Artie Aardvark Goes to Greenwich

Artie Aardvark told me to stop working so hard on revising my paper to post about his adventures in Greenwich already.  So here you go! 

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What an exciting day- I am in London, and off to see the Royal Observatory in Greenwich!  This might be the most famous observatory in the world because the prime meridian runs through here- the line that all the countries agreed to use when it comes to measuring locations on Earth from East to West.  It’s also the place from where people define Greenwich Mean Time, which is the global standard for time in the world.  It sounds like a really important place to visit! Continue reading

Artie Aardvark Jaunts to Jodrell Bank

 

Last weekend I had my 15 minutes of Internet fame with a front page AMA about astronomy on Reddit.  Exciting times!  So in honor of that I decided to skip ahead and hand the mic off to Artie Aardvark, who’s been bursting to tell us all about his adventures in England a few weeks ago.

If you’re new to this blog, yes, Artie is an aardvark, and my group’s project mascot.  He comes with my on astronomy adventures, as he can explain what he sees far better than I could.  Enjoy!

Today is an exciting day: I am off to Jodrell Bank Observatory in England to see all the radio telescopes!  Jodrell Bank is one of the most important radio observatories in the world, with some of the biggest radio telescopes you can find anywhere.  It is south of Manchester in the country, with a lot of sheep and cows all around.  Look there in the distance- is that a radio telescope?

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Time to turn off cell phones so they don’t interfere with the sensitive radio telescopes- we must be getting close!

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Of course, once we get to the observatory it’s pretty obvious!

This is the Lovell telescope, which is the third biggest steerable radio telescope in the world.  Wow!  The dish is 250 feet across at the top, and they use it for a lot of research things like pulsars, which are the spinning cores of stars that exploded in what is called a supernova.  Astronomers study the neatest things!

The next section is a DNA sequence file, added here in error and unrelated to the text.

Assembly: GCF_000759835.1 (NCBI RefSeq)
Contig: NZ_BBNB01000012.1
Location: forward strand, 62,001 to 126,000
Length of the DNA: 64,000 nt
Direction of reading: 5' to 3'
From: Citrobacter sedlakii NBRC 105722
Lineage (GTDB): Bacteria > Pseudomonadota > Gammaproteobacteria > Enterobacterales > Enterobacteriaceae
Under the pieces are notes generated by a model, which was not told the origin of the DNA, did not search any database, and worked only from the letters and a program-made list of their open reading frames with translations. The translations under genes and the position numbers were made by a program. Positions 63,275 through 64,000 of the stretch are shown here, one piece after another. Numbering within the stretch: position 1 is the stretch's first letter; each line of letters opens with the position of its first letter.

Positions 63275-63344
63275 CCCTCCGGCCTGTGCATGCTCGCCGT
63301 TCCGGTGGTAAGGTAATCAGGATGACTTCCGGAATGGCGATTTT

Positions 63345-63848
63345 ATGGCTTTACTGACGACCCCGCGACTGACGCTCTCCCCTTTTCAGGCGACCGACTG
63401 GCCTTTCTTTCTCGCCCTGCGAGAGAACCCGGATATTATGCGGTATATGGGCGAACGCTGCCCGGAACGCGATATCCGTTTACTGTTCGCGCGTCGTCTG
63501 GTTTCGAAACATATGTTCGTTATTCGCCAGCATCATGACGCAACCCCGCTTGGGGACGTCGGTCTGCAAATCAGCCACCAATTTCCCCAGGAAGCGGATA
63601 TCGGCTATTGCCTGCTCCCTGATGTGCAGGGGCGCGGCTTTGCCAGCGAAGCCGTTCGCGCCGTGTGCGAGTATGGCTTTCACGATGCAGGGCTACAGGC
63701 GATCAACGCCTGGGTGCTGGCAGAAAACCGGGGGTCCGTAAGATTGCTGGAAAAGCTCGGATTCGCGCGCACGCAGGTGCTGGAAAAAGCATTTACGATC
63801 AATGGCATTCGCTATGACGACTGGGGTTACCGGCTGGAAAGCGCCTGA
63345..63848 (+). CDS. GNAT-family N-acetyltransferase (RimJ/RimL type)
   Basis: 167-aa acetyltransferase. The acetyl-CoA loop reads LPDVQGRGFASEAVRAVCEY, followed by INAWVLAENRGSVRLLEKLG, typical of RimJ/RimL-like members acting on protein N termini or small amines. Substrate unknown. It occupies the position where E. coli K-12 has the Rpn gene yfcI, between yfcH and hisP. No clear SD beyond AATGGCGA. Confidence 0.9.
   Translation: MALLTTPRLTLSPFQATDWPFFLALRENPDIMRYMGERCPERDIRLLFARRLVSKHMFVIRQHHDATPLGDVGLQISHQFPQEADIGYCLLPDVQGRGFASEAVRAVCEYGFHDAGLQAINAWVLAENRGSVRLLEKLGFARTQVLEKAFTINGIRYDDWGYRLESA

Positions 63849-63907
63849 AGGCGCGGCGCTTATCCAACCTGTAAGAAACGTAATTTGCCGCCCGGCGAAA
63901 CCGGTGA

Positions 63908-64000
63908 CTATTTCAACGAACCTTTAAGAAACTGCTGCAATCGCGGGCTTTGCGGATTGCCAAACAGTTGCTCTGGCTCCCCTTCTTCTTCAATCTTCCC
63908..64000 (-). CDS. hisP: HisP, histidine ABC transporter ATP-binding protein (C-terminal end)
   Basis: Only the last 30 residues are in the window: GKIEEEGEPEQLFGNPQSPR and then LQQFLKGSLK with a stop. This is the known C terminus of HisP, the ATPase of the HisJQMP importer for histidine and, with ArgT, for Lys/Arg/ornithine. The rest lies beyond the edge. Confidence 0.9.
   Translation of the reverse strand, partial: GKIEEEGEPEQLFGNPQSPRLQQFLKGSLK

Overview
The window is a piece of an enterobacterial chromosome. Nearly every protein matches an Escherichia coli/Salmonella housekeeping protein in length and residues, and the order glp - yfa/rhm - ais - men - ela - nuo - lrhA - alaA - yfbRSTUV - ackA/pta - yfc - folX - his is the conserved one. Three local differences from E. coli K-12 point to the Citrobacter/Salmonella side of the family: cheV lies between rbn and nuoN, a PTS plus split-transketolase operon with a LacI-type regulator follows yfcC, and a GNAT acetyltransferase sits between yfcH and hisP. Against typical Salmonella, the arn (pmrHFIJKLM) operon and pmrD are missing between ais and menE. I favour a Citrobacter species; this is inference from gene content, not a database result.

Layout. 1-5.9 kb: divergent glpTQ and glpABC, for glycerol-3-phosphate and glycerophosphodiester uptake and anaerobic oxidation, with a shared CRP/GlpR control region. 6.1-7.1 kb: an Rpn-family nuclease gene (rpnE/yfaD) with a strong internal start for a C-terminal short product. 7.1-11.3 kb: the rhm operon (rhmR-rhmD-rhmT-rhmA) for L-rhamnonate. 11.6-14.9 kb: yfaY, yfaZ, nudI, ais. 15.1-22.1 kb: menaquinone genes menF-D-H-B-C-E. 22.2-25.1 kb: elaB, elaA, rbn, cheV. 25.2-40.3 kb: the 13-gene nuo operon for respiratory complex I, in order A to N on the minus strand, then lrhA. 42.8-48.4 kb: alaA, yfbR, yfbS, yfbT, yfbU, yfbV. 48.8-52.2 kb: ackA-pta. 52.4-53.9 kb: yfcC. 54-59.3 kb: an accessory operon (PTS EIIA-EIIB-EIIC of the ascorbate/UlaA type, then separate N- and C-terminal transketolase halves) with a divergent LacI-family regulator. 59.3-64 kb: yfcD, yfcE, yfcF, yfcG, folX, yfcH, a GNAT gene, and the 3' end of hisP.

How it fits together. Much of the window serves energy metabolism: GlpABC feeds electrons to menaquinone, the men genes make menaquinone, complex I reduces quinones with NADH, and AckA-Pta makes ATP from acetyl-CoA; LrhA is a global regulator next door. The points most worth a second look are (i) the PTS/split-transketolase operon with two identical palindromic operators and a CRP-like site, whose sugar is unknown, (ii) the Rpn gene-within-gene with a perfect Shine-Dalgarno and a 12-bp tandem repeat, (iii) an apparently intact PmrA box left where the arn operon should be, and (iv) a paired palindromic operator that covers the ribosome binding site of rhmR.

Unfortunately I couldn’t see the telescope in action, as it was undergoing maintenance and it was stowed pointing straight up for this.  But I did find a model in the observatory showing just what the telescope would look like if you could see the top part.

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Then I got to work, keeping an eye on some data coming in to the observatory…

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Be careful though not to get too curious and be stuck behind this door in the control center!  This giant door looked like a safe to me, but was actually where a lot of equipment like the computer servers for the observatory are kept.  This is because they give off a lot of radiation in radio frequencies the astronomers are studying, so they have to be kept in a special vault to make sure the signals from them don’t get out.  Jodrell Bank still worries about a lot of things like that- the astronomers are forever complaining that you can’t have a wifi network for example!

(Editor’s note: the SKA office is next door to the observatory building though, and they have wifi. Conclude what you will!)

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Here’s the observatory building from the outside- that “little” radio telescope isn’t all that little at all, as it’s 42 feet across!  Astronomers use it to monitor the Crab Pulsar, which is left over from a supernova explosion about a thousand years ago.  In fact, people all over Earth recorded seeing this explosion as there was a “guest star” in the sky!  The Crab Pulsar gives of all kinds of radiation to this day, and astronomers are studying the system constantly in order to learn more about young pulsars.

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I also went for a walk towards the back of the building and saw radio telescopes everywhere!  This telescope is called Mark II, and was being repainted by workers when I visited. All telescopes have to be painted in England else they’ll rust, and astronomers choose white to reflect as much of the sun as possible from the dish.  Mark II isn’t actually used on its own much like the other telescopes, and instead is usually used with a bunch of other radio telescopes around the world networked together- a trick astronomers use to get more detailed images called interferometry.  Jodrell Bank is a huge center for a place to process all these signals.

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There are all sorts of other telescopes to explore at Jodrell Bank though!  This one looked pretty crazy to me- it’s a test project to have a student telescope for students from the University of Manchester.  It’s hard for me to believe that radio telescopes can look like this, but they were in fact testing it when I visited by listening to radio signals from the sun!